The effects of time of day and chronotype on cognitive and physical performance in healthy volunteers

Research output: Contribution to journalArticle

Authors

Abstract

Background

Whether you are a morning lark or a night owl has proven to be a key contributor in the timing of peak athletic performance. Recent evidence suggests that accounting for these differences, known as one’s chronotype, results in significantly different diurnal performance profiles. However, there is limited research investigating multiple measures of performance simultaneously over the course of a socially constrained day.

Objectives

This study aimed to investigate the impact of chronotype on indices of cognitive and physical performance at different times of day in healthy volunteers.

Methods

We recruited 56 healthy individuals categorised as early (ECT, n = 25) or late (LCT, n = 31) chronotypes using the Munich ChronoType Questionnaire, circadian phase markers and objective actigraphy. Measures of cognitive and physical performance, along with self-reported daytime sleepiness, were taken at multiple times of day (14:00 h, 20:00 h and 08:00 h the following morning).

Results

Here, we find significantly different diurnal variation profiles between ECTs and LCTs, for daytime sleepiness, psychomotor vigilance, executive function and isometric grip strength. LCTs were significantly impaired in all measures in the morning compared to ECTs.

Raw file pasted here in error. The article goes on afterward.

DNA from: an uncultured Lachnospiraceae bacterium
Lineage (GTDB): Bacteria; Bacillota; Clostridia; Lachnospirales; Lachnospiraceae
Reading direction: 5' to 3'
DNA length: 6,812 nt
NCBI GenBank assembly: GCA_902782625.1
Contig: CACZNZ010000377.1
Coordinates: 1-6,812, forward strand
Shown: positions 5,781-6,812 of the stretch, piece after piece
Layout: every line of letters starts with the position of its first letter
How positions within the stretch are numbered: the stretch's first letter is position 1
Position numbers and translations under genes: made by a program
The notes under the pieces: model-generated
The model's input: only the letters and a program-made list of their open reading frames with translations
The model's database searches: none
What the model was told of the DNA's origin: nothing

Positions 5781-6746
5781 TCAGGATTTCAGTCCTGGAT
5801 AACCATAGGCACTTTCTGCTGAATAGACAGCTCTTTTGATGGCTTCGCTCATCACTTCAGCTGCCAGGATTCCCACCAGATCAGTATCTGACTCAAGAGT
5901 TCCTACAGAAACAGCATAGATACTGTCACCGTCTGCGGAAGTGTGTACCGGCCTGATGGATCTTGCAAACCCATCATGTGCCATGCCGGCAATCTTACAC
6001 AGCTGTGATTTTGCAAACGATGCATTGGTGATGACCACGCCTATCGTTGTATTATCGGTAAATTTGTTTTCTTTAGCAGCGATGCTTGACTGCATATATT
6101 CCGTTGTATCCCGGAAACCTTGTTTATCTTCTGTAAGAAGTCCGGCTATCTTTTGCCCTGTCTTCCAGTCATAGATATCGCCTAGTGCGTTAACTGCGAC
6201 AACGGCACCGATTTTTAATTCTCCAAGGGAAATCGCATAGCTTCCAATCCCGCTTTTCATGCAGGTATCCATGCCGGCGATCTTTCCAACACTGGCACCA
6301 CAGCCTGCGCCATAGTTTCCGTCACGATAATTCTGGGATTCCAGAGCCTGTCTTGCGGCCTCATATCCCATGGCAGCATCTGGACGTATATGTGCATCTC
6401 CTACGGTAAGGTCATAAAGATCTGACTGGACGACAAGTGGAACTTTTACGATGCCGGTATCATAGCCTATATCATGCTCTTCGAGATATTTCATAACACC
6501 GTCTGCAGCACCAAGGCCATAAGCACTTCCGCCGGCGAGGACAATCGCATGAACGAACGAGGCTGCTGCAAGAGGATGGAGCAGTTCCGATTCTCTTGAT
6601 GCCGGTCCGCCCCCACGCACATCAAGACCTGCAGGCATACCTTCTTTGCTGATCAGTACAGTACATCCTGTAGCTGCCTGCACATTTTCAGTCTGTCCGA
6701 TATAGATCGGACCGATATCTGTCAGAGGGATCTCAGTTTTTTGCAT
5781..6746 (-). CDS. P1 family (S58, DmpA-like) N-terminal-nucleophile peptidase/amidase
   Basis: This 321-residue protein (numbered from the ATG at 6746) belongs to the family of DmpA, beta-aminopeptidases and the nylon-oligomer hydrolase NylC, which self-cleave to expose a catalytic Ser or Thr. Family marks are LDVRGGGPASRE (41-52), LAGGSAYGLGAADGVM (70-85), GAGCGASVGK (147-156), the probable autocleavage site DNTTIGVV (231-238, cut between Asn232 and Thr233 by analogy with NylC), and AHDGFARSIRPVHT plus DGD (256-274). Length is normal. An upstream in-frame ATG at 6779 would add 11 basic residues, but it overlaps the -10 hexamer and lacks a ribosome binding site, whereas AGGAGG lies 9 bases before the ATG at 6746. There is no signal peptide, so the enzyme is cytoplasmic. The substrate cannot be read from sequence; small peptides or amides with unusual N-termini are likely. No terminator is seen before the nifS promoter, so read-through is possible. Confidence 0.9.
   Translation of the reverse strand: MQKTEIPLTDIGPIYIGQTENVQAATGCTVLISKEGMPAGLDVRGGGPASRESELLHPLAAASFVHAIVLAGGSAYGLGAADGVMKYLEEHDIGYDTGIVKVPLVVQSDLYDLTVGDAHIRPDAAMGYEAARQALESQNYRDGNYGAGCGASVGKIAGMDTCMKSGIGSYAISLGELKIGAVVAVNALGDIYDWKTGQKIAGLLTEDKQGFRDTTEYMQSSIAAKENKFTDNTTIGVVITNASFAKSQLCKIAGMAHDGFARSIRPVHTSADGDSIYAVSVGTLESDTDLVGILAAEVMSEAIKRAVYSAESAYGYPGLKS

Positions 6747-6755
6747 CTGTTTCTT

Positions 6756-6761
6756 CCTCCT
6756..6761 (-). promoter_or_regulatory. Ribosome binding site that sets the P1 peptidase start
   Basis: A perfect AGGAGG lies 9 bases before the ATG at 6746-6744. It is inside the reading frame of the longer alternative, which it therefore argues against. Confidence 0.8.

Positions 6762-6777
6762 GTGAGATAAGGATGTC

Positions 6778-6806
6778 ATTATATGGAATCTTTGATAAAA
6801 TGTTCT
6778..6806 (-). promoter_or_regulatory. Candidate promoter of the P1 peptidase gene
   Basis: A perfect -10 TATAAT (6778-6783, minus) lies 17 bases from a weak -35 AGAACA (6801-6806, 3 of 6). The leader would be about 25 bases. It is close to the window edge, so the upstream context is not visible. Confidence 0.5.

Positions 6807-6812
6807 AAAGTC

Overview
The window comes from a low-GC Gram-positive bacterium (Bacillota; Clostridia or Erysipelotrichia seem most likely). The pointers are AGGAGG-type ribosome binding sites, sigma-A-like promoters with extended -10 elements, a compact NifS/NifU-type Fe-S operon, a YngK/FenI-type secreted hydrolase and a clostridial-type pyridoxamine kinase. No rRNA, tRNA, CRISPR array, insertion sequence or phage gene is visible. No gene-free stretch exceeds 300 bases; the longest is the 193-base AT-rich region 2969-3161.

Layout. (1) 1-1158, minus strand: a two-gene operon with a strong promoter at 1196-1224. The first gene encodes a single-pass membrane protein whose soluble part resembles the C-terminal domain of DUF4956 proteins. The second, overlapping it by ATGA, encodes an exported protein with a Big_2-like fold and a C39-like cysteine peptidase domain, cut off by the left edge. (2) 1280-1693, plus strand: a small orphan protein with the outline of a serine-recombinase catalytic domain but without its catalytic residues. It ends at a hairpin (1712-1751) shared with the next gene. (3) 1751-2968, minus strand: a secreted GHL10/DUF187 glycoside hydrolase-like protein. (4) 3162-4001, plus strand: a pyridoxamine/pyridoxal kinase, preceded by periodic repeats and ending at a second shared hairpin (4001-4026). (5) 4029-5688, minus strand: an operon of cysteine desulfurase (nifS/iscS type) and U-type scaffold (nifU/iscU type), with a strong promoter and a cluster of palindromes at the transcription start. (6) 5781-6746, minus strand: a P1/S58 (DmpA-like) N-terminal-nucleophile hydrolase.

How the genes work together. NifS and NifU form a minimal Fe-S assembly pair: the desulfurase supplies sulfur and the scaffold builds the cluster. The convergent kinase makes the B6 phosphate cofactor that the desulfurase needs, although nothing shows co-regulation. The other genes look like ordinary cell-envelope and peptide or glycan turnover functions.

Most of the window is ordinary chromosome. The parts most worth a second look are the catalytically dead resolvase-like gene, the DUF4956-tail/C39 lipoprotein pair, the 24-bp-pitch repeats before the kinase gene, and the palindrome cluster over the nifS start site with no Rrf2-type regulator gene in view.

Conclusion

Our results provide evidence to support the notion that ‘night owls’ are compromised earlier in the day. We offer new insight into how differences in habitual sleep patterns and circadian rhythms impact cognitive and physical measures of performance. These findings may have implications for the sports world, e.g. athletes, coaches and teams, who are constantly looking for ways to minimise performance deficits and maximise performance gains.

Details

Original languageEnglish
Article number47
JournalSports Medicine - Open
Volume4
Issue number1
Publication statusPublished - 24 Oct 2018

Keywords

  • Sleep, Diurnal variation, Chronotype, Performance, Athletes, Sports, Circadian rhythms